What would happen if she went after him without Whisper? She had a feeling that the only reason she had been able to go through the water unscathed was because of them. Or because of the magic, because she hadn’t been affected when she’d saved Gideon. Or maybe she’d already paid her dues, and nothing would happen when she dove into the water.

Whisper was breathing, chest rising and falling as if only asleep. Their hair was frizzed, more so than normal, and their hands twitched. But Shiloh couldn’t do anything about that. She couldn’t help them. She couldn’t even bring herself to feel anything, or maybe something was preventing her from doing so.

Gideon had said Finn had saved him. Gideon had said that Carter trusted him. Maybe it was time to follow both their examples.

She made her way to the staircase that dipped into the pool on her hands and knees. Then, wiping at her face once more to wipe away the blood, she slipped in after Finn.


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Tue Aug 20, 2019 3:01 am
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Ventomology wrote a review...



And I am caught up yet again. Let's do this.

1. So I know I have complimented the way magic is incorporated into the world and plot of this story. It's really fantastic as a whole, because I do feel like it is this incredible and mysterious force that is intricately tied into every action. However, I think that the mystery of it is actually hurting your plot. I feel like I will never know enough about the mechanics of this magic, and that means that I can never predict how it will impact the story. It feels like it has no rules, and that means I have a harder time believing in the story. Not necessarily the world, just the story.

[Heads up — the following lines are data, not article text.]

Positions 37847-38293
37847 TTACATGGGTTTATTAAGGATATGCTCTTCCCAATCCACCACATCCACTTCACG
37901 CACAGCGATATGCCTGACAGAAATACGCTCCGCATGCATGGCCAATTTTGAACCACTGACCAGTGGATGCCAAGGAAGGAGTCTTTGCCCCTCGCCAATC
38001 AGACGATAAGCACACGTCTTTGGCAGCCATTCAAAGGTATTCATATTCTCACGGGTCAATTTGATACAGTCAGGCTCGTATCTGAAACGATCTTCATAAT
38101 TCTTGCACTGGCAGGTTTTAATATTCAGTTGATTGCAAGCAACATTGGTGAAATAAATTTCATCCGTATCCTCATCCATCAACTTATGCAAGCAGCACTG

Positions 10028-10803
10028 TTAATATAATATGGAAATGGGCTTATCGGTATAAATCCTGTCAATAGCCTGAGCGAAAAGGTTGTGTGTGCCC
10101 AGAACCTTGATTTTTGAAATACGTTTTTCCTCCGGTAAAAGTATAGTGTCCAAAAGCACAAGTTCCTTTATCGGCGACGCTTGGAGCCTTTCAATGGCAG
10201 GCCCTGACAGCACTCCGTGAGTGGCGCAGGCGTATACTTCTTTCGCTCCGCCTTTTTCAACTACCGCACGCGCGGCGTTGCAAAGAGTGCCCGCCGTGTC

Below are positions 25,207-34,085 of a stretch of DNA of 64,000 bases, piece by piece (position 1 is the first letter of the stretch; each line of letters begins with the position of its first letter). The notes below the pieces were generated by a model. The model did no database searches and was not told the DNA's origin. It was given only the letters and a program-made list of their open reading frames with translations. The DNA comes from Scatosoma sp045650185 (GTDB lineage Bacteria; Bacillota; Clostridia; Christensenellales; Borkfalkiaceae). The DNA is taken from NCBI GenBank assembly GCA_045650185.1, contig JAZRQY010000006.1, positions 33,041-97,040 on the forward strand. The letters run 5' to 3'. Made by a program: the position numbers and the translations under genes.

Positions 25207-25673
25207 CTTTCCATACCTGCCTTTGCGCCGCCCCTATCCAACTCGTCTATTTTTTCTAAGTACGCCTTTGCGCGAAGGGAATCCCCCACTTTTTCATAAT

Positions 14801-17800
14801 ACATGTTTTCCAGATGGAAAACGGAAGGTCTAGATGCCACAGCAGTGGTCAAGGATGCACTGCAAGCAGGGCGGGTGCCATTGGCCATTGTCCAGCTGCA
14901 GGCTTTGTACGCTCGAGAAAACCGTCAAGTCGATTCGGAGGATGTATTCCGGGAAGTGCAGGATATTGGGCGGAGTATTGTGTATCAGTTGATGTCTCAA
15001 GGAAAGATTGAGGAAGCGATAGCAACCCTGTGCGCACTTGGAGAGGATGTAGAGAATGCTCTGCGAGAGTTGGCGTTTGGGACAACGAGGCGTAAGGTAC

Full Metal Alchemist I think has a similar premise and incorporation, and in that story, the rules on magic--or alchemy, I suppose--are made explicitly clear. The rules, how they are carried out, and how they are broken, make up the entire plot. And I think that this story has that potential. You have a magic-user in the group. It would have been easy for them to explain their limitations and perception of magic at some point. The fact that only a few people can use magic keeps it mysterious (or you can break a rule, or only reference the rules in passing, a la Carry On by Rainbow Rowell, if you've read that), but it helps us readers better understand why things happen the way they do.

I bring this up now because we're at a point in the story, very near the climax as far as I can tell, and I still have no idea how it all works. And because this story revolves around the magic, I think that's a bit of a problem.

2. You've heard me complain about splitting the party, but I have to commend you on how well you pull it off. I feel like every time you split the party up, it's a different combination, which gives a wide diversity of character interactions. You do an incredible job balancing the split party, giving time to each running plot line, and making sure that they don't stay separated for too long. It's really amazing!

3. : O I hope Finn is okay! And Shiloh!! These kids are so stupidly brave. And I like Shiloh's reasoning for going in after him, even though she doesn't know him that well. That was a well-written thought process.

That's it from me today! Until next time,
-Vento






i agree with u




I see no reason to celebrate the random timing of natural events by eating poison and singing.
— Dilbert